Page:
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I am referring to the following source: http://clpbar.sourceforge.net

Build process is the standard: ./configure followed by make

If I build on 10.5 I get a binary whose file contains: Mach-O executable i386
If I build on 10.6 I get a binary whose file contains: Mach-O 64-bit executable x86_64

How can I build from the command line on 10.6 and produce an executable of the type Mach-O executable i386, or even better a Universal binary containing executables of both types.

Please test any suggested solutions.

Thanks,
matt

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By default, the version of GCC distributed with OS X 10.6 builds 64-bit binaries. The version of GCC distributed with 10.5 builds 32-bit binaries by default.

Before running ./configure, set a few environment variables. If you want it to be an Intel universal binary with i386 and x86_64 code, set the following variables (assuming you're using bash):

export CFLAGS="-arch i386 -arch x86_64"
export CXXFLAGS=$CFLAGS
export LDFLAGS=$CFLAGS

This will tell the configure script to pass these compiler and linker options, and thus build a binary with both the i386 and x86_64 architectures.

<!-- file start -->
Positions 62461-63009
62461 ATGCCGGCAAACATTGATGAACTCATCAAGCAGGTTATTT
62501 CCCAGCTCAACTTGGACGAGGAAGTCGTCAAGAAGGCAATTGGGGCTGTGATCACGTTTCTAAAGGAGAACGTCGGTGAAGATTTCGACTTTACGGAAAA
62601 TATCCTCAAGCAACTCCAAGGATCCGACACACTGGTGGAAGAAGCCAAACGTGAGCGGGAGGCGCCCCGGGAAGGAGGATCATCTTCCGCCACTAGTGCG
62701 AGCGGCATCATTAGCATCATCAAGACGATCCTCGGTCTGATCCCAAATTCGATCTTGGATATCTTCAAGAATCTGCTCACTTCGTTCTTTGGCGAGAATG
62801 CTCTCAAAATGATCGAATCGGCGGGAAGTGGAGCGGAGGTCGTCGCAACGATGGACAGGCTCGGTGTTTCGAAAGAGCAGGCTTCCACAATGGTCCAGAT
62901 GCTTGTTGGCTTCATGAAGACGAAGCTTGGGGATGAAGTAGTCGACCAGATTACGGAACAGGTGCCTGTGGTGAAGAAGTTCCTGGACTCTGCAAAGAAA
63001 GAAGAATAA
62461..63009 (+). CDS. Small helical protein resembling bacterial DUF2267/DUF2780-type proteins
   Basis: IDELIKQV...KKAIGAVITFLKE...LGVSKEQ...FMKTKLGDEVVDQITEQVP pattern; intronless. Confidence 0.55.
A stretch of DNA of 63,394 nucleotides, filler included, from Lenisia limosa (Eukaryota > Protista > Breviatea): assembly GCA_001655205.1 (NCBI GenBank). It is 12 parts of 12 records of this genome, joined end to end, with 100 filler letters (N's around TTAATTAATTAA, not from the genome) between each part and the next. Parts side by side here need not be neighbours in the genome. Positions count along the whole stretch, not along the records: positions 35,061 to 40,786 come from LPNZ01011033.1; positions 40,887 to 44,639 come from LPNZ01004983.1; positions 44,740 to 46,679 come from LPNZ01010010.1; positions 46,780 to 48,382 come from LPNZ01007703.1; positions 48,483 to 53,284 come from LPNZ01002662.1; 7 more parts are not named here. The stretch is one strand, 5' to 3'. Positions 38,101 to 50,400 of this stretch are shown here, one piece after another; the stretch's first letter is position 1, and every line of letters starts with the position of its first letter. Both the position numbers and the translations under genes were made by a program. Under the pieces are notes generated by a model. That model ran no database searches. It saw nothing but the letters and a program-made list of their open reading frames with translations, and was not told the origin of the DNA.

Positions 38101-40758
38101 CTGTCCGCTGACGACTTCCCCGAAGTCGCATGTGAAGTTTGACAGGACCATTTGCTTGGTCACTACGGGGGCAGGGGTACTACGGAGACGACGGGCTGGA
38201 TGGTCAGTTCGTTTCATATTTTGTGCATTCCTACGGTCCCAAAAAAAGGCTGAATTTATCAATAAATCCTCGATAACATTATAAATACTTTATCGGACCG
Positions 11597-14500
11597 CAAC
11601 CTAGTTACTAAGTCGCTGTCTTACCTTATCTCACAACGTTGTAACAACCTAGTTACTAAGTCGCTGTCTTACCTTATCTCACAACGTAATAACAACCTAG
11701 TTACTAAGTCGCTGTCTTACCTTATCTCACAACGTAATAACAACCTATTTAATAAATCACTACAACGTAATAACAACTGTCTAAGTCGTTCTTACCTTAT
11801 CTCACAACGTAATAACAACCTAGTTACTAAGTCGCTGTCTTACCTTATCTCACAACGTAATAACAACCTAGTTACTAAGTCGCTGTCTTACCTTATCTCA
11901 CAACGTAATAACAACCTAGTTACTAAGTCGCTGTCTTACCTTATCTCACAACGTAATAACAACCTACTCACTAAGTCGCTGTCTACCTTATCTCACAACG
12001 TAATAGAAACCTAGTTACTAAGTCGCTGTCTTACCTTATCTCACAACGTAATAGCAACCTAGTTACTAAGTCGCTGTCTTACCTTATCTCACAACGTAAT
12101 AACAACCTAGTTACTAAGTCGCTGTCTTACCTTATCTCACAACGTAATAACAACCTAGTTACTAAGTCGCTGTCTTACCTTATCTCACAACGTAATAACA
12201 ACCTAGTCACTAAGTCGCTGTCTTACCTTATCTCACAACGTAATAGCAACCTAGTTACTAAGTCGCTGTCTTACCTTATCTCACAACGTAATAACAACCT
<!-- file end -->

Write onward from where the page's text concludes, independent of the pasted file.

Or, if you want it to only build as an i386 binary:

export CFLAGS="-arch i386"
export CXXFLAGS=$CFLAGS
export LDFLAGS=$CFLAGS
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I just tried this and it didn't work. Could it be that the environment variables are being overridden by ./configure? – matt Sep 8 '09 at 11:12
up vote 3 down vote accepted

From the Apple dev forums:

./configure CC="gcc -arch i386" CXX="g++ -arch i386"

Which works perfectly.

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I assume this doesn't build a universal binary with "both" types? – rogerdpack Apr 11 '13 at 14:22
    
@rogerdpack try it and see. inspect the binary with the file command to see what architectures it includes. Also, see the other answers. – matt Apr 18 '13 at 11:32

Use a -arch flag for each target. So, e.g.

gcc -arch i386 -arch x86_64 ...

would build a fat binary with both. I believe by default gcc builds to the target architecture, which is x86_64 with OSX 10.6.

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